County to negotiate purchase of Oak Harbor airport

The county will not operate the airport but will turn over ownership to the Port of Coupeville.

Island County commissioners voted unanimously Wednesday to instruct county staff to negotiate for the purchase of the A.J. Eisenberg Airport in Oak Harbor, a move Port of Coupeville commissioners and local pilots have long been gunning for.

The county will not own or operate the airport but will turn over ownership and all management responsibilities to the Port of Coupeville should the purchase go through.

The port asked the county to provide the funds to purchase the airport, including the cost of an environmental assessment, as well as a $1 million “set aside” grant fund the port could draw from to pay for deferred maintenance, the creation of an airport master plan and three years’ management and operations costs.

The decision followed a lengthy discussion during which county commissioners expressed concerns over what they deemed insufficient planning on the part of the port.

Without a detailed business plan in place, county Commissioner Jill Johnson said, she was worried port officials wouldn’t know what they were getting themselves into until after they owned the airport, with the potential that operating the airport would turn out to be a greater expense than the port could handle, forcing it to either shut the airport down or continually turn to taxpayers for more money.

“You want us to spend money to acquire something so that you can figure out if it makes sense to own and operate,” she said.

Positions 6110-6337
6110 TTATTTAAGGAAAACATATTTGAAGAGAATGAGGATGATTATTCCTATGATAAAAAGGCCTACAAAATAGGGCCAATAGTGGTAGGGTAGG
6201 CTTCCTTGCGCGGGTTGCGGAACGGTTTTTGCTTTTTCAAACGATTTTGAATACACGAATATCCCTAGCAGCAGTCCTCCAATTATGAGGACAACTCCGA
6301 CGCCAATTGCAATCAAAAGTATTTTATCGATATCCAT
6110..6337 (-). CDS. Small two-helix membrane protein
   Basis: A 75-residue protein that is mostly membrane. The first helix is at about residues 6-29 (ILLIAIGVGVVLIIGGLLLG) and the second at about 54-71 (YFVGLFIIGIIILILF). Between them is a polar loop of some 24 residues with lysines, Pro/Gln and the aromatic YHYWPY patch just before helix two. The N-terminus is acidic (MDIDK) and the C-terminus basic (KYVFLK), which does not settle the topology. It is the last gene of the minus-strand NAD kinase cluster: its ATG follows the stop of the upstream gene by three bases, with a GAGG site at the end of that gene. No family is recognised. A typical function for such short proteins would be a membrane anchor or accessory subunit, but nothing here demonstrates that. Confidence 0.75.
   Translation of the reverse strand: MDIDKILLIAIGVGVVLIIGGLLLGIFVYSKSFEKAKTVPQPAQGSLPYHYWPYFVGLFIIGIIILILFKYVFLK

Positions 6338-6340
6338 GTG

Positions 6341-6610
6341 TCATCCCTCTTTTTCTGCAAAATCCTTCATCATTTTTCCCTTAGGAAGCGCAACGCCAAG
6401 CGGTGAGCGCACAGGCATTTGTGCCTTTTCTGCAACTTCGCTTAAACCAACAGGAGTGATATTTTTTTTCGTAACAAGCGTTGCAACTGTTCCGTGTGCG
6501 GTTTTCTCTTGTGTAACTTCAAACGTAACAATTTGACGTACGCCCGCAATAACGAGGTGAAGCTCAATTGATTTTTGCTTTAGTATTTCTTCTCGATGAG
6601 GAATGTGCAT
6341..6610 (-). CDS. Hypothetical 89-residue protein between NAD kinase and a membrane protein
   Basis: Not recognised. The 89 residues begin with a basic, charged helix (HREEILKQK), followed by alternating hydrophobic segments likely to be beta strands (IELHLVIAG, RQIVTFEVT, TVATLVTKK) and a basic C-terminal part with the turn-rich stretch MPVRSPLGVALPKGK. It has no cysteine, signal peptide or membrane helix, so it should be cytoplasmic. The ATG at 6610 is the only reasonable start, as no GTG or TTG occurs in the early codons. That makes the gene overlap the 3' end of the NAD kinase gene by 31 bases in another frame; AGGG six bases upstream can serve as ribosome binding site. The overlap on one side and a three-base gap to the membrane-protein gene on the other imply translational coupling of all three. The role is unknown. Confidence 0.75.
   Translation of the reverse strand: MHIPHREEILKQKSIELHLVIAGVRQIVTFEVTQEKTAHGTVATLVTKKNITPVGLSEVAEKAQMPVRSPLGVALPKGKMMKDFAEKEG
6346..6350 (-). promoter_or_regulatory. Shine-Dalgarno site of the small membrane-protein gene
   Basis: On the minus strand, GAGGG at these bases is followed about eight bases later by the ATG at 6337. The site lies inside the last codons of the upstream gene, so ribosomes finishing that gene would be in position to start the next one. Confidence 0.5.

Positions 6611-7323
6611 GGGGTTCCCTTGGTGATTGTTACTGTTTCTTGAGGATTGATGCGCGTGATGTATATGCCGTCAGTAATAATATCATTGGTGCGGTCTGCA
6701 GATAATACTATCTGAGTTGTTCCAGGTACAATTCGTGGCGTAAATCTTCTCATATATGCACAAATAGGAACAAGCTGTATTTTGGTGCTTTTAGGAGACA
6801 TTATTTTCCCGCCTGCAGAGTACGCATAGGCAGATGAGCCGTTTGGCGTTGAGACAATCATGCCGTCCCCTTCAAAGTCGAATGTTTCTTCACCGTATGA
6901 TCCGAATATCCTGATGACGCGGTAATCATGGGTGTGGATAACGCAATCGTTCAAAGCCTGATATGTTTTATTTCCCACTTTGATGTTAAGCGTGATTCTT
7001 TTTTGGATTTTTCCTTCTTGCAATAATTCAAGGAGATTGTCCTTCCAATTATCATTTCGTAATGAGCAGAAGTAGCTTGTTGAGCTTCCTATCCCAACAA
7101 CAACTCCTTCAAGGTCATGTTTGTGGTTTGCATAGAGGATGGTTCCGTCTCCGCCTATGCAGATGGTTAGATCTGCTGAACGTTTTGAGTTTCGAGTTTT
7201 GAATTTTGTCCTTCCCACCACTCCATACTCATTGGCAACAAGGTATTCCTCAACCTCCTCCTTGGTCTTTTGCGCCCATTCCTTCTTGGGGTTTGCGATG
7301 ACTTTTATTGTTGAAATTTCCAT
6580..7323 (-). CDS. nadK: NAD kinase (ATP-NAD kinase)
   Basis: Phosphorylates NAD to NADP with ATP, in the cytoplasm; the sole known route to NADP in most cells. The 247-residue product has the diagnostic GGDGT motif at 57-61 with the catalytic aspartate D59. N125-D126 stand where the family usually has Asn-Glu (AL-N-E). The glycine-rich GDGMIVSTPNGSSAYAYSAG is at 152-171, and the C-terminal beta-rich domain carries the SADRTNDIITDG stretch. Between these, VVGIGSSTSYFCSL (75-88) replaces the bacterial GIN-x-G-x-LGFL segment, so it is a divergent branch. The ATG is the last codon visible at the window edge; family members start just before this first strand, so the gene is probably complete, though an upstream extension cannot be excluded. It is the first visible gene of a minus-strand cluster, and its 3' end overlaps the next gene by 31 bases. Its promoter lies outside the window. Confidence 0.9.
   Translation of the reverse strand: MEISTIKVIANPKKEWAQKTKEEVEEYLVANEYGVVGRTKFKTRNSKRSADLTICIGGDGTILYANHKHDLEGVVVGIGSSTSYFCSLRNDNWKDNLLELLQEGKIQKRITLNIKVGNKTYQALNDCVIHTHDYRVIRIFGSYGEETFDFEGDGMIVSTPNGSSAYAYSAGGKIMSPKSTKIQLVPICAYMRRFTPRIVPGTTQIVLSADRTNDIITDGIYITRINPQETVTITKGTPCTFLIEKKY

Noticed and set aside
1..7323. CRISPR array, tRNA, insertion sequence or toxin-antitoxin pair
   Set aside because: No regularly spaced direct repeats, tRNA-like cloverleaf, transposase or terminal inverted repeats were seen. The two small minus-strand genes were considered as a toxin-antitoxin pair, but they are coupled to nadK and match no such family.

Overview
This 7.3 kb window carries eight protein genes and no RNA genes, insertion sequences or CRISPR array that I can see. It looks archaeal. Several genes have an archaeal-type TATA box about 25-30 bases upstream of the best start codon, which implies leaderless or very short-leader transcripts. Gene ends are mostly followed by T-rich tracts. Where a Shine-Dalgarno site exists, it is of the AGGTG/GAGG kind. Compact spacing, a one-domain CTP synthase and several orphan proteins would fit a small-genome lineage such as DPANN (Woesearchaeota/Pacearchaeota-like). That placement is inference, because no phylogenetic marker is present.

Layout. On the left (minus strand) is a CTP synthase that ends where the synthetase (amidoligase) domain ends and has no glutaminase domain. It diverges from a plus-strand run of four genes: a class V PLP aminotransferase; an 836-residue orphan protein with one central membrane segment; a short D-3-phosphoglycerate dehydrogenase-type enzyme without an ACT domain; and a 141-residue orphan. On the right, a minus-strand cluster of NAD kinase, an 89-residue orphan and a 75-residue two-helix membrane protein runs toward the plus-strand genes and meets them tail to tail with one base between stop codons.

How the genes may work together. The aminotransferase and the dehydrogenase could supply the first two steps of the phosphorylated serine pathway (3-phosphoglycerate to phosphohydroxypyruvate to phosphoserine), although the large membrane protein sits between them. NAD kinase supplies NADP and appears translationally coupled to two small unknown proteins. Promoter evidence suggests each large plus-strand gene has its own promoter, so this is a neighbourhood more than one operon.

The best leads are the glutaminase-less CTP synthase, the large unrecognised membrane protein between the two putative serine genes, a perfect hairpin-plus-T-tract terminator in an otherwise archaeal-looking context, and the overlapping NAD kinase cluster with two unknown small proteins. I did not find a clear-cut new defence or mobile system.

County Commissioner Melanie Bacon further stated that while she and her fellow commissioners want to see the airport viable, they need proof that the port can get it to that point before investing county dollars into it.

“It’s not that we are pounding on you because you’re daring to come to us wanting the money,” Bacon said. “We want you to do it in a way that we can justify to the citizens of Island County.”

Port Commissioner David Day told the county commissioners that while he understands the need for a detailed plan, there is only so much planning the port can do for a property it doesn’t own. Acquisition must be the first step, he said; after that, the port will create a master plan, a process that would take one to three years and cost as much as $250,000.

He also said the county could make an offer contingent upon the completion of the environmental assessment.

County commissioners also wanted to explore other partnerships on this project, such as with the city of Oak Harbor, which would be the primary beneficiary of any economic development caused by the airport, or the Navy.

Oak Harbor City Administrator Blaine Oborn, who said he attended the meeting “as a supporter and a partner,” said he believed there was interest among at least some Oak Harbor City Council members in the project.

Ultimately, commissioners decided to move toward a purchase, within certain parameters. These parameters were set forth within an executive session and were therefore not publicly disclosed in detail, but Johnson said they include a walk-away number and a plan to rapidly transition to Port of Coupeville ownership.

More conversations regarding a partnership with Oak Harbor and the Port of Coupeville’s business plan for the airport will also be forthcoming, Johnson said.

“Everybody’s got to be comfortable with next steps, but right now, we’ll see if we can take the first one,” she said.

The airport was put up for sale in August 2021 at a listing price of $2.1 million, about $1 million above the property’s assessed value. Once revitalized, stakeholders expect it to be an asset in economic development and public safety.